In this trial the entire strategy of the defense collective of the FLN already makes an appearance: the strategy of rupture, the appeal to international opinion, the abrupt manner of posing problems in order to give the trial the impact it deserves.

As for the word “terrorist” applied to the attacks committed by Resistance fighters against the occupation forces, it’s a name that was given under the Occupation by the Germans to those who planted bombs, that is, to French Resistance fighters. The word “terrorism” shocks and angers. And yet, I recall having met “terrorists” who came from France to join the Forces Françaises Libres after having committed many attacks. I had a great, a justified admiration for them. They risked being arrested by the Germans, being tortured and killed... Well, I find this “terrorism” again during the War in Algeria. What is the difference between an aviator who bombs, with no risk, a village and destroys it, and a militant who, at the risk of his life, places a bomb in a public place and kills ten or a hundred times fewer people? I see no difference on the moral plain. ...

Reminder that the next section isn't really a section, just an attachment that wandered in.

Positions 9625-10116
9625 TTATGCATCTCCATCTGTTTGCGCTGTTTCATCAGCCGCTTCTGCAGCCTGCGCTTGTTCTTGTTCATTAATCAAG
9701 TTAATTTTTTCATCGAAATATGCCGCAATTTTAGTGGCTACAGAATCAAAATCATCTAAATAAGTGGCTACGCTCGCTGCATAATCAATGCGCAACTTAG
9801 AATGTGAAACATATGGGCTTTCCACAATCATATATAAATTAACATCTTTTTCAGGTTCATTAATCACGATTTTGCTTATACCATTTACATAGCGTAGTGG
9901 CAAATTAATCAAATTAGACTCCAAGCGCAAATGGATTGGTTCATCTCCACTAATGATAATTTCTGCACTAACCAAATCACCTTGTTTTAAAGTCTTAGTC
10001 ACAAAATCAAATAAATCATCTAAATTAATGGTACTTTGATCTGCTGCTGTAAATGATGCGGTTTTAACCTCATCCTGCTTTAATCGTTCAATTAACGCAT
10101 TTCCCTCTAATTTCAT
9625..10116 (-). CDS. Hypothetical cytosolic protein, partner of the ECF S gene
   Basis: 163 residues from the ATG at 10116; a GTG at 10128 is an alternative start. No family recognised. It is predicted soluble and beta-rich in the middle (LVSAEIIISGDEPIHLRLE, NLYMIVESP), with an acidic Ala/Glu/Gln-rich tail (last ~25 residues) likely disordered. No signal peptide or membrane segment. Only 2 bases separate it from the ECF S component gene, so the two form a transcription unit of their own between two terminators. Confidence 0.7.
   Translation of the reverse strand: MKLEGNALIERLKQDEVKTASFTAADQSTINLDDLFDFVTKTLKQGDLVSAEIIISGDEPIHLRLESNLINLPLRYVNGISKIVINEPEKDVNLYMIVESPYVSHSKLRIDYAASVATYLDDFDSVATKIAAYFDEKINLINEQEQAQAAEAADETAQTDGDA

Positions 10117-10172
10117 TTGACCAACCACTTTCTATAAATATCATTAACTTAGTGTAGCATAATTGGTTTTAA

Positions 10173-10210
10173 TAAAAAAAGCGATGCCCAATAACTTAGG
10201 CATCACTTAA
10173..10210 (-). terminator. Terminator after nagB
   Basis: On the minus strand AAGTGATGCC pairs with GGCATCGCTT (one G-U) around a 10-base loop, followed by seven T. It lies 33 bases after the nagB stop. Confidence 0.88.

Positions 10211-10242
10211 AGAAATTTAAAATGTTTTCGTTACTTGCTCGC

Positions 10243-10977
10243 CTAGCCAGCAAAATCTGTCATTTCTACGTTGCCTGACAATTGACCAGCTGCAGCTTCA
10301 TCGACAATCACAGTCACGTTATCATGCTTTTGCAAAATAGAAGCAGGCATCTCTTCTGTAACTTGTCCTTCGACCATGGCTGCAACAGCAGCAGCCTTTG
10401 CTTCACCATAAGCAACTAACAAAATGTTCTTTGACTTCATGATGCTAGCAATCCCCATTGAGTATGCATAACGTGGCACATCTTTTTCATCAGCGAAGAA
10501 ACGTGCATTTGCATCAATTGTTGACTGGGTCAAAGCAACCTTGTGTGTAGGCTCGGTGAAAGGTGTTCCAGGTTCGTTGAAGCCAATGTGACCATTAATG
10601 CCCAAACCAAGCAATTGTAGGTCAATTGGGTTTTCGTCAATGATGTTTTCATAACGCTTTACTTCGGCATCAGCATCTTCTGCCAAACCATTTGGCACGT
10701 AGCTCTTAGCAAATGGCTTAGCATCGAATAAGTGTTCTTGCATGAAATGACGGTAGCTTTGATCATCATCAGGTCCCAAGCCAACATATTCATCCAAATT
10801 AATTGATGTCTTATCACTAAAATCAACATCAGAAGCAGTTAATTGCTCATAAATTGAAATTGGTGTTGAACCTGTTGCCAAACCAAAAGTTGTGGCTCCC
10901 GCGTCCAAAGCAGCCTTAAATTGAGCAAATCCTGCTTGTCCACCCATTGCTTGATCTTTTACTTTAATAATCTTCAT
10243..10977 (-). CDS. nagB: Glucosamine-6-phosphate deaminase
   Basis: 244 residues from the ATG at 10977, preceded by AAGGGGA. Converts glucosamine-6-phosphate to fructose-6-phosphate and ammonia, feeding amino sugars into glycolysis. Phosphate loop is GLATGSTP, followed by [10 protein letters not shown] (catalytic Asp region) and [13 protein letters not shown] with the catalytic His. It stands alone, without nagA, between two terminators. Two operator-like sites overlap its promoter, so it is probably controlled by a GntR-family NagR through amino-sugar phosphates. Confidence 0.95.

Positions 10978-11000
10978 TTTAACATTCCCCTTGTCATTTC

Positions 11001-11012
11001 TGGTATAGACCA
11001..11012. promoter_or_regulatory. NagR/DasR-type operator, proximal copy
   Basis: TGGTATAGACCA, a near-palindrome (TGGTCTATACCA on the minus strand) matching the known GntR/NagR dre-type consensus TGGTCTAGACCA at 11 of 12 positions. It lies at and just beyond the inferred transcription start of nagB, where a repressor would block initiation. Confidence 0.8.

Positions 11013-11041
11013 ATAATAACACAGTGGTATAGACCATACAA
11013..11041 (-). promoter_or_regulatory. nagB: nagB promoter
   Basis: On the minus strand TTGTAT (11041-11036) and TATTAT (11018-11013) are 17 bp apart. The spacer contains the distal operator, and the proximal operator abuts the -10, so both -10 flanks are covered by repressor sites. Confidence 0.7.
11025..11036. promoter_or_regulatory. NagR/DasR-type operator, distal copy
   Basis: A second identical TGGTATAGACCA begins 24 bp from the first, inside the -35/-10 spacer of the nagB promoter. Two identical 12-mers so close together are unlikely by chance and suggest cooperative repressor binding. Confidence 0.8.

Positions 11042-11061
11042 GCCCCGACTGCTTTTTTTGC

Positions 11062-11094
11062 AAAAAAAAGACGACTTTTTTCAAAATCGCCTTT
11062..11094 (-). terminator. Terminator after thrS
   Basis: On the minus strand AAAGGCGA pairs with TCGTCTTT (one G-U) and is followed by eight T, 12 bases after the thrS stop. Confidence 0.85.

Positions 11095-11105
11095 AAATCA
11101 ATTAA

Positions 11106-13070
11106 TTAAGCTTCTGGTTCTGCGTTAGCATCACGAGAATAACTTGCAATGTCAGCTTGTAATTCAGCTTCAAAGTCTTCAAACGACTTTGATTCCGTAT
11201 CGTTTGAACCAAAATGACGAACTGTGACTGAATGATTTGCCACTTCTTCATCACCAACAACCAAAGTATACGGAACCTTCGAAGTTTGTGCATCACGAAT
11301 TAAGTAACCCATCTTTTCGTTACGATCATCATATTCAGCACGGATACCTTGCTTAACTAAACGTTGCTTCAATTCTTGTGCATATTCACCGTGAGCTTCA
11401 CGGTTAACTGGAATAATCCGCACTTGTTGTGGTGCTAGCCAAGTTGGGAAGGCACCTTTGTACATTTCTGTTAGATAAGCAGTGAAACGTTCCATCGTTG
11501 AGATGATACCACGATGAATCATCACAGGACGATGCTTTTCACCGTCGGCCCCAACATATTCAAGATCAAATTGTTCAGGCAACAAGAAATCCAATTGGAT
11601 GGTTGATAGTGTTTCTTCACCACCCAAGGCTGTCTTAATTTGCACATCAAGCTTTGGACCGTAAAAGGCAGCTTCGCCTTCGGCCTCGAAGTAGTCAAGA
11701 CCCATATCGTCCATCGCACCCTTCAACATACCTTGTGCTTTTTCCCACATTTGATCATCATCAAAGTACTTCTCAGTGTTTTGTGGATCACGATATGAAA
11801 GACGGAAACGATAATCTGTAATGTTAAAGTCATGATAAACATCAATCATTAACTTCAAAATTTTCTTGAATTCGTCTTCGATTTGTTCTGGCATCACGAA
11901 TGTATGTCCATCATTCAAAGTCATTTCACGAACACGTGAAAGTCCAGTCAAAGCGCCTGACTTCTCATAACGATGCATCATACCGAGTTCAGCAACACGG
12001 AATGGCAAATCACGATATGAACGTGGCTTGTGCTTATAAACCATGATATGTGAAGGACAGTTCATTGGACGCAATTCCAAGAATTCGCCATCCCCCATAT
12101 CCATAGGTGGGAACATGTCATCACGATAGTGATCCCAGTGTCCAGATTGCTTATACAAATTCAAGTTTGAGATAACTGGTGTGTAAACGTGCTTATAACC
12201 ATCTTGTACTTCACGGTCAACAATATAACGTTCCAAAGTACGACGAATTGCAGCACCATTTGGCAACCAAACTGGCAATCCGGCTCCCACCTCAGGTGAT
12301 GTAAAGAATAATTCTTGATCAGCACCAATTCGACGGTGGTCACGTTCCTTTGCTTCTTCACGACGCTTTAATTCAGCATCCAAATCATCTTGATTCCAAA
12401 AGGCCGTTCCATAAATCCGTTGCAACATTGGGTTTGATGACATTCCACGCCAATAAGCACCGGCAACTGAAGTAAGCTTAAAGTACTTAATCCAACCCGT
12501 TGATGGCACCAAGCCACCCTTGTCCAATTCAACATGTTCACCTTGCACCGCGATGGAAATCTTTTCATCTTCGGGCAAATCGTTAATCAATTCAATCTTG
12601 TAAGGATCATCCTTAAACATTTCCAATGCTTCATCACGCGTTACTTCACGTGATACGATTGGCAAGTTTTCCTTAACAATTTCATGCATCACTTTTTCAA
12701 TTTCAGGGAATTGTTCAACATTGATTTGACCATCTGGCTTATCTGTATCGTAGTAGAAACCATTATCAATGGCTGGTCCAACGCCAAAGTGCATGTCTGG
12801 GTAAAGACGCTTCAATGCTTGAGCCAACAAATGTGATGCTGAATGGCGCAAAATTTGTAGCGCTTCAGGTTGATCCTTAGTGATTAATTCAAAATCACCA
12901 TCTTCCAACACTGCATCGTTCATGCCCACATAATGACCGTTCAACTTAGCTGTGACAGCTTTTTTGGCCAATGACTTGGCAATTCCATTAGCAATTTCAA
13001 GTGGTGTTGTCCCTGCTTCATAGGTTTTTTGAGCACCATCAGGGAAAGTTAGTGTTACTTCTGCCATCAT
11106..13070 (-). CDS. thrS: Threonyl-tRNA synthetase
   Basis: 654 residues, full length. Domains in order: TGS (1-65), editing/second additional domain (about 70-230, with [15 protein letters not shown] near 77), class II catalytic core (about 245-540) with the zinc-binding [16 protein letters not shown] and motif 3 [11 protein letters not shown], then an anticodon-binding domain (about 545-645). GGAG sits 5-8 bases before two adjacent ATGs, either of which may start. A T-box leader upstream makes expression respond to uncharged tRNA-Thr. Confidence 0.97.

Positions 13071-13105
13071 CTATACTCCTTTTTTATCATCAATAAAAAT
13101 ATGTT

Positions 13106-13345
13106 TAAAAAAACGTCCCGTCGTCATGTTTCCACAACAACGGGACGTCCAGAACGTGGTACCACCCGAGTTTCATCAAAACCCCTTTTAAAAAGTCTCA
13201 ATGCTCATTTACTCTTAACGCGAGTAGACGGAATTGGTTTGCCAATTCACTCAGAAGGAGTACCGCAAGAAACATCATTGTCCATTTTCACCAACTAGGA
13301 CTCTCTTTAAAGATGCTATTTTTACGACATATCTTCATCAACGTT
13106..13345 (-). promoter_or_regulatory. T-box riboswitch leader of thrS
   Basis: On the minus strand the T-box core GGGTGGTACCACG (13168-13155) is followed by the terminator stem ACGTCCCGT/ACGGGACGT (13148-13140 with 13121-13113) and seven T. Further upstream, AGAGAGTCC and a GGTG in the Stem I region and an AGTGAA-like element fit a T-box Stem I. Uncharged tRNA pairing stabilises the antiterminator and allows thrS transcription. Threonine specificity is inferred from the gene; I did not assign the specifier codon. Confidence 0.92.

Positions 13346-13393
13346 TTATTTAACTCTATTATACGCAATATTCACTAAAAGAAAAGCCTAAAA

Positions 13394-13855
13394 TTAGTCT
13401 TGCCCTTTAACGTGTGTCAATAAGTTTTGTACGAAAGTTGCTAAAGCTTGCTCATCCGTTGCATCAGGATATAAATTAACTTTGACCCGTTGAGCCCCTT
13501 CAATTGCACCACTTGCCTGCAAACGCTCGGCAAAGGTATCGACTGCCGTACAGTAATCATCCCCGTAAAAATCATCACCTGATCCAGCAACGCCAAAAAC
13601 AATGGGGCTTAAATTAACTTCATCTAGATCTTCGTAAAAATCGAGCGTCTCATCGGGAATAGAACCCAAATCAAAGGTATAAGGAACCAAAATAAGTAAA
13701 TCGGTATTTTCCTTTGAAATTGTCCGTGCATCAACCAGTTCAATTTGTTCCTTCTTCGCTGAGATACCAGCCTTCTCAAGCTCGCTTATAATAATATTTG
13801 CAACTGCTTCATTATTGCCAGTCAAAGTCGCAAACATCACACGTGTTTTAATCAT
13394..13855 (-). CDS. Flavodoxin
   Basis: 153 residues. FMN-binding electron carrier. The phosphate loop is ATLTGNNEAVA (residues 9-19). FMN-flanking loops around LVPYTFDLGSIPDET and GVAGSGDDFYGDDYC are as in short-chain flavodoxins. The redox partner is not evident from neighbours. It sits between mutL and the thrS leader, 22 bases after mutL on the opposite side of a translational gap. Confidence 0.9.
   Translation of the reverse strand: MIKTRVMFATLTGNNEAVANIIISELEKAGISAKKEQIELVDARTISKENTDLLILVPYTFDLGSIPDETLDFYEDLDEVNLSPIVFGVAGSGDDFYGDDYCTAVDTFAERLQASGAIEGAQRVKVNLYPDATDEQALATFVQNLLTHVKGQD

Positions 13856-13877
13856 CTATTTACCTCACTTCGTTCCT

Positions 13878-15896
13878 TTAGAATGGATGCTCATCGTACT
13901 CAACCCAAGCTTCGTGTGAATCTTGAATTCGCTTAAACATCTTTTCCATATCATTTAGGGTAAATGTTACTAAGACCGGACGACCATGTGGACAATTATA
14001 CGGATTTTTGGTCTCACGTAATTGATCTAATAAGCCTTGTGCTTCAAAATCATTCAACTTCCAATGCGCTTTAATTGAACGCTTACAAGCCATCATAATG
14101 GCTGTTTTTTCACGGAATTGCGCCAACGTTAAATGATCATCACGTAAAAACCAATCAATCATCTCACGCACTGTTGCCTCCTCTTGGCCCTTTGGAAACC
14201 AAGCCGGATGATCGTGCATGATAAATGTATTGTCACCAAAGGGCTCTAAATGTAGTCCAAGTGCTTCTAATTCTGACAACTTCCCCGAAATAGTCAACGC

Let’s return to Djamila Bouhired. I have here accounts of her trial before the military tribunal of Algiers on August 11, 1957. She is presented as the soul of terrorism in Algiers. It is said of her dossier that it is “the most important affair among those that the military tribunal of Algiers will speak of.” Her fellow defendants were of equal importance, since there were also makers of time bombs, chemists, a carpenter who was in charge of making boxes to contain bombs, “a lovely crowd,” as Henri Michaux would say. Who exactly was Djamila Bouhired?